When it comes to sustainability, consumers care about packaging. They can’t not. It’s the most in-your-face waste in the manufacturing process; it has inspired the plastic-free revolution of Beth Terry and others, and municipal bans on plastic bags. Consumer-products eco-darling Method made thousands of consumers aware of detergent-to-water ratios, and now a former Methodite is taking on one of the most toxic chemical made by humans: PVC.Paul Tasner left Method in 2009. A former supply chain manager for Clorox, he returned to consulting on supply chain management until 2010, when he got fascinated by the idea of closing the loop with recycled newsprint. “I loved the idea of creating packaging out of garbage,” he said, and with cofounder Elena Olivari, PulpWorks, Inc. was born.
PulpWorks, headquartered in California, creates custom-designed packaging from recycled newspapers from Toronto and China, sculpted by design director Tricia Wright, formerly of Wild Planet Toys and founder of design salon Process 376. The material is compostable and lends itself to new thinking about packaging. In a package designed for EO Products, the PW-Pack is made of two paper components and no adhesives or plastic. It has the potential to “replace literally billions of PVC blister packs,” according to the company. Their designs took third place at the Silicon Valley Innovation & Entrepreneurship Forum in October, 2012, and were runners up at the CleanTech Open in 2011.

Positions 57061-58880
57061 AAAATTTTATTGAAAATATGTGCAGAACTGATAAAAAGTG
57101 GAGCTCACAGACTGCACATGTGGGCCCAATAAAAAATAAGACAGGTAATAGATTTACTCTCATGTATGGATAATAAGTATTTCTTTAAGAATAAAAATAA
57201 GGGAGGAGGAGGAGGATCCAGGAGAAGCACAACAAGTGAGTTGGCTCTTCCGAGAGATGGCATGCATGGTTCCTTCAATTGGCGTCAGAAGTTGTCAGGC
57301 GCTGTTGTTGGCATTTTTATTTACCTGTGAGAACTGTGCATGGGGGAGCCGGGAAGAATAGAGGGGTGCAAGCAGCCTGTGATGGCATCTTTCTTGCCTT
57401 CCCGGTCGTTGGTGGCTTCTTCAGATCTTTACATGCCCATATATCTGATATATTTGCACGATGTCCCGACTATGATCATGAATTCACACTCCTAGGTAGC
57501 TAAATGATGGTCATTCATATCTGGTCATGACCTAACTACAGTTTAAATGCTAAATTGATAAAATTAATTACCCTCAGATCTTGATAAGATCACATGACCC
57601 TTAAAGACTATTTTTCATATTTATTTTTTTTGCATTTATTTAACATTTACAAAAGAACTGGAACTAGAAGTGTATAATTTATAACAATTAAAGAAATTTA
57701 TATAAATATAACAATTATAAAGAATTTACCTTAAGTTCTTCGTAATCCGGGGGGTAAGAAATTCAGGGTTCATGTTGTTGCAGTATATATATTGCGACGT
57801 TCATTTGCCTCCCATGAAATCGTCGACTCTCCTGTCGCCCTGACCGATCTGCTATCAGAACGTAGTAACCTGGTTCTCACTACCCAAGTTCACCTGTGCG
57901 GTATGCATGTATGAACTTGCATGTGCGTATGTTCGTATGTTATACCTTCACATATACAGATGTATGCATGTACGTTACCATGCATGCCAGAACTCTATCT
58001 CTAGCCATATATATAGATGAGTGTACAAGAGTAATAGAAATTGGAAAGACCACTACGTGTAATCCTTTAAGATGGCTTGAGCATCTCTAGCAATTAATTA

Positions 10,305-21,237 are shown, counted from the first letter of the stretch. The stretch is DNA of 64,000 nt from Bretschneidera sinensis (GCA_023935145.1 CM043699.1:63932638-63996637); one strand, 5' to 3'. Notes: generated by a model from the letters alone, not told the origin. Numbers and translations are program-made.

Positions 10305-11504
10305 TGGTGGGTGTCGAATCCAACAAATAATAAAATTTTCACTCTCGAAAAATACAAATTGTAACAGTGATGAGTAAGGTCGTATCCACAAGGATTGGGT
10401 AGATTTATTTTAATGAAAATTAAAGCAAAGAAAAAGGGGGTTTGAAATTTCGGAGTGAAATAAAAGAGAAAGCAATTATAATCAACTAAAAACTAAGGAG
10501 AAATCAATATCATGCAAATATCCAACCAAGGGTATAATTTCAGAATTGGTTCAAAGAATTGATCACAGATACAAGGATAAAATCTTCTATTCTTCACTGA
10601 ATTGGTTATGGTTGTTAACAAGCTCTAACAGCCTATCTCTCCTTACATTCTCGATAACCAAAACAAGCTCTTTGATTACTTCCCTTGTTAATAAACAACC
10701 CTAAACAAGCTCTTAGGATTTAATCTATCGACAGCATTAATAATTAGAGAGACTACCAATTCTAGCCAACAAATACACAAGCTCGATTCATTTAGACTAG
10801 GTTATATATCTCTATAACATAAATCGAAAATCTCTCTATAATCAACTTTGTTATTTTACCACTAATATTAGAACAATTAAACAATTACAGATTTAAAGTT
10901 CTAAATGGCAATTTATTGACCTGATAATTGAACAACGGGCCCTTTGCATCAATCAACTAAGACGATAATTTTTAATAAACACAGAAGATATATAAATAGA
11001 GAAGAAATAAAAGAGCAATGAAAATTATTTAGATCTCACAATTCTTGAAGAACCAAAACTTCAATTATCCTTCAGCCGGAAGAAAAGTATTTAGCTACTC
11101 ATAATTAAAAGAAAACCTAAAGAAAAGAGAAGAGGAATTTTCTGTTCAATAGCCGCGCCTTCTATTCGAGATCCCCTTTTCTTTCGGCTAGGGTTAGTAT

The blister pack. A little thermaformed bit of petrochems that holds items in display against a cardboard back –scissors, toys, mascara, everything. It’s an essential part of product display, producing some of that 33 percent of plastic that is single-use. (In researching the materials, PulpWorks found that it also sends 60,000 people to the hospital every year from cutting their hands trying to open it!)
Wherever it ends up, in landfills, in your house, in the materials that hold your house together, PVC is basically a ticking time bomb for human and animal life; burning it releases dioxin, a very toxic poison which attacks the endocrine system, the immune system, the nervous system of children, and causes cancer. If the PVC survives whole and makes it into the ocean, it joins the Five Gyres and is ingested by marine mammals, fish, birds, and other wildlife, showing up months later in your diet. It’s a wonder that it’s chosen for such common uses, but it’s the industry standard now, and industry standards just have a way of persisting.
Tasner says that, price-wise, pulp isn’t subject to the price fluctuations that challenge PVC, with its petrochemical origin. There is an endless supply of the stuff – to produce the Sunday newspapers sold just in the U.S., 500,000 trees must be cut down every week. There isn’t any one else doing what PulpWorks is doing (most molded pulp is currently used for egg containers and is not custom-made), although there are other decidedly less green options, like polystyrene and PET, which Procter & Gamble moved to for toothbrushes this year. Johnson & Johnson and Hasbro have both taken steps to eliminate it over the last two years in their products and packaging, and other materials will have to be there.
“The blister pack itself has had decades to become entrenched in the packaging culture of our planet. It’s cheap (although we can match them on price), and companies are slow to change,” said Tasner from his office in San Rafael, Calif. “We will prevail, eventually. I’m confident. PVC is toxic. It’s doomed!”